And then Paula Pant at Afford Anything has to come along and neutralize all our misogynistic bile. Paula, you’re making it really hard for us to wring our hands at the state of personal finance blogging when you keep sending us platinum-worthy submissions. Atlanta’s preeminent Nepali-American real estate maven/blogger shares correspondence from a pair of readers who question her recommendation that they only buy rental properties for less than 100 times the potential monthly income. Paula answered their question decisively, backed up her answer with data, and didn’t once make reference to her feelings nor her love of shopping, if any.

Michael at Financial Ramblings doesn’t blow chimp, either. This week he reports on the Federal Reserve continuing its dismal and illusory practice of hiding under the mattress the cash it receives from the U.S. Treasury. Is this legal? Ethical? Who cares? Ron Paul’s leaving Congress in a couple of weeks, and no one’s lining up to take the title of Ben Bernanke’s nemesis.

The FDA has not confirmed that there is no causal link between developing breast cancer and using the services of “Brad Jones” at Structured-Settlement Quotes. Furthermore, our own independent research into the possible criminal history of the company’s directors has come back inconclusive. Although we did find a Brad Jones who is a registered child sex offender. Are they one and the same? It’s not as if Brad Jones is a common name. (Hey submitters: If you expect us to run an ad for you, you get what you pay for.)

Apparently it’s going to be one of those carnivals. Moyo at Eden Life Mag lists handy tips for reducing your expenses. This post is a year and 9 months old, but why shouldn’t Moyo’s stale refrigerator remnants enjoy a prominent place in this week’s CoW?

Grab your most recent cell phone bills and look at them to see what you are actually paying for.

God is punishing us for something, but we don’t know what. (Other tips listed here include “clip coupons”, “drink water”, and “eat what you have”, yet the author didn’t say a word about not going to the bank to withdraw stacks of money and then setting said money on fire. How could he leave such a critical tip out? It’s not like he didn’t have 21 months to update his post.)

From the aforementioned PKamp3 at, a beautifully illustrated and deeply resonant post about how a cumbersome tax system written and amended by a government that attempts to select future industrial winners is even worse than it sounds. As good as this post is, it’s not going to save our fated voyage this week.

Louis at Wallet Hub verbalized all over the page and gave us a list of all the major credit reporting agencies. And if you think Experian, Equifax and TransUnion are the only ones, you’re so wrong. Trust us and read only the first table in his post, and ignore everything else. You’ve already wasted precious seconds today.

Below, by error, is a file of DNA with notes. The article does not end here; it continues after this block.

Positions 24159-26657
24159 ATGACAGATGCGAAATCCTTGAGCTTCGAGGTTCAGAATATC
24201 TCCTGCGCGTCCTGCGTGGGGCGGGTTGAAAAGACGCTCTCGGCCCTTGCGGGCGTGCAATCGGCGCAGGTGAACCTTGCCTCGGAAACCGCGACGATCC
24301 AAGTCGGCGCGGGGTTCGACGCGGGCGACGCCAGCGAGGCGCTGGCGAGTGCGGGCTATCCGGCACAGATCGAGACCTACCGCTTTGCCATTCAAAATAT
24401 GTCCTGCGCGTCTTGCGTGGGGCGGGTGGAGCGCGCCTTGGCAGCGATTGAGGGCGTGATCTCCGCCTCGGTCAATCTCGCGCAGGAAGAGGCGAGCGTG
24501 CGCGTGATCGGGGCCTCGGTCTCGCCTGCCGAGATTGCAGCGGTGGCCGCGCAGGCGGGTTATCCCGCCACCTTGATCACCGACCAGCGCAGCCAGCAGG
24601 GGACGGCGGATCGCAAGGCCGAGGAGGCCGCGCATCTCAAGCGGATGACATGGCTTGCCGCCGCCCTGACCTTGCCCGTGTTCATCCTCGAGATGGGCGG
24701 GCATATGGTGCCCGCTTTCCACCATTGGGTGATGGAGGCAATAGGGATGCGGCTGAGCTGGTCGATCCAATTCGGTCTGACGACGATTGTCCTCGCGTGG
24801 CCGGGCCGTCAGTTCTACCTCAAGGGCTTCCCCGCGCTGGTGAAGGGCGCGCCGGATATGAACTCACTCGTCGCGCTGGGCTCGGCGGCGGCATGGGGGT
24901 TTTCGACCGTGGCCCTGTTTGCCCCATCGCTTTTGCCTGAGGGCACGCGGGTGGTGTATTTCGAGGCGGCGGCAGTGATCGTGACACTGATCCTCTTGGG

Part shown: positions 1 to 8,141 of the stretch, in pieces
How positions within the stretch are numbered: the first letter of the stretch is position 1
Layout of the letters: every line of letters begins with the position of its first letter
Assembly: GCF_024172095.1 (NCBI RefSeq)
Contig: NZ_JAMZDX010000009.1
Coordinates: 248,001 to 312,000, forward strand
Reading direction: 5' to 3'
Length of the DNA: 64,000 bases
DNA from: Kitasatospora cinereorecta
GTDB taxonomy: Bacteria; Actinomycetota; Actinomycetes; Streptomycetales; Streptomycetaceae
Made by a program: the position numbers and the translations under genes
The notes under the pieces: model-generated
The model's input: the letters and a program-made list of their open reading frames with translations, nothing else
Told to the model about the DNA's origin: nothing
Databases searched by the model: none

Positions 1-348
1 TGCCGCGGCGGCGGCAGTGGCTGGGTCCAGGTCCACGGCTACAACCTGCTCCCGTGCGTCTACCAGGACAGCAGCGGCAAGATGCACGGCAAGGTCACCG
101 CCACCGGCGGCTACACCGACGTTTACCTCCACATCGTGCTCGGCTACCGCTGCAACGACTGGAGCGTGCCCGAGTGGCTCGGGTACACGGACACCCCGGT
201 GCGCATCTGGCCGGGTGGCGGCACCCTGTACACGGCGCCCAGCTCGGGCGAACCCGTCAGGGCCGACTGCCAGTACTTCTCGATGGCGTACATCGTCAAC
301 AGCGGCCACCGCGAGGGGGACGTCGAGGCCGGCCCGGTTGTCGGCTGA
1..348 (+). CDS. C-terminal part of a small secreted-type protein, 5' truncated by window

Liana Arnold at sister site Card Hub takes it a little further, explaining how said agencies try to keep their reports free of errors, but necessarily can’t. Still, “we’re human, we all make mistakes” isn’t much satisfaction to a responsible borrower with an unfairly reduced score.

The fabulous (but in a totally straight way) Andrew at 101 Centavos writes about what to do if you get laid off. One of the many things we like about Andrew is that in the hands of just about anyone else, this post would have contained rote advice like stay current on your bills, start looking for a job, etc. But Andrew’s a big-picture guy, and looks at layoffs as an inevitable part of progress – both globally and individually, even though the latter might be hard for a recently laid-off person to believe. The money quote: “It’s not your job.” Get out of the mindset that says it is your job, and you’ll be happier and more productive.

Oh, like you didn’t know that the House Republicans were going to bow down to tax increases. A gesture that’s not only done just for show, but that won’t make a negligible impact on a runaway deficit with a solitary cause – unrestrained spending. Knowing that 2013 will probably feature at least as weak an economy as 2012, some companies have taken the step of paying out special dividends this month to avoid any aggravated tax bites for next year. Dan at High Yield Edge lists 10 of them. Still, you can keep your SiriusXM stock, thanks.

Sorry about the hiccup. Heck, sorry about almost the entire damn carnival. Carnivals are supposed to be fun. This one was sad. Like the Pyongyang County Fair. Still, thanks again for reading, and we’ll meet you back here tomorrow. runs on the Genesis Framework

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  1. […] finally, the Carnival of wealth included my post on interest rates and unemployment and the Festival of Frugality included my post […]

  2. […] thought we made it clear to this submitter 7 months ago that there are more appropriate fora than this one for that kind of foolishness. We’re trying […]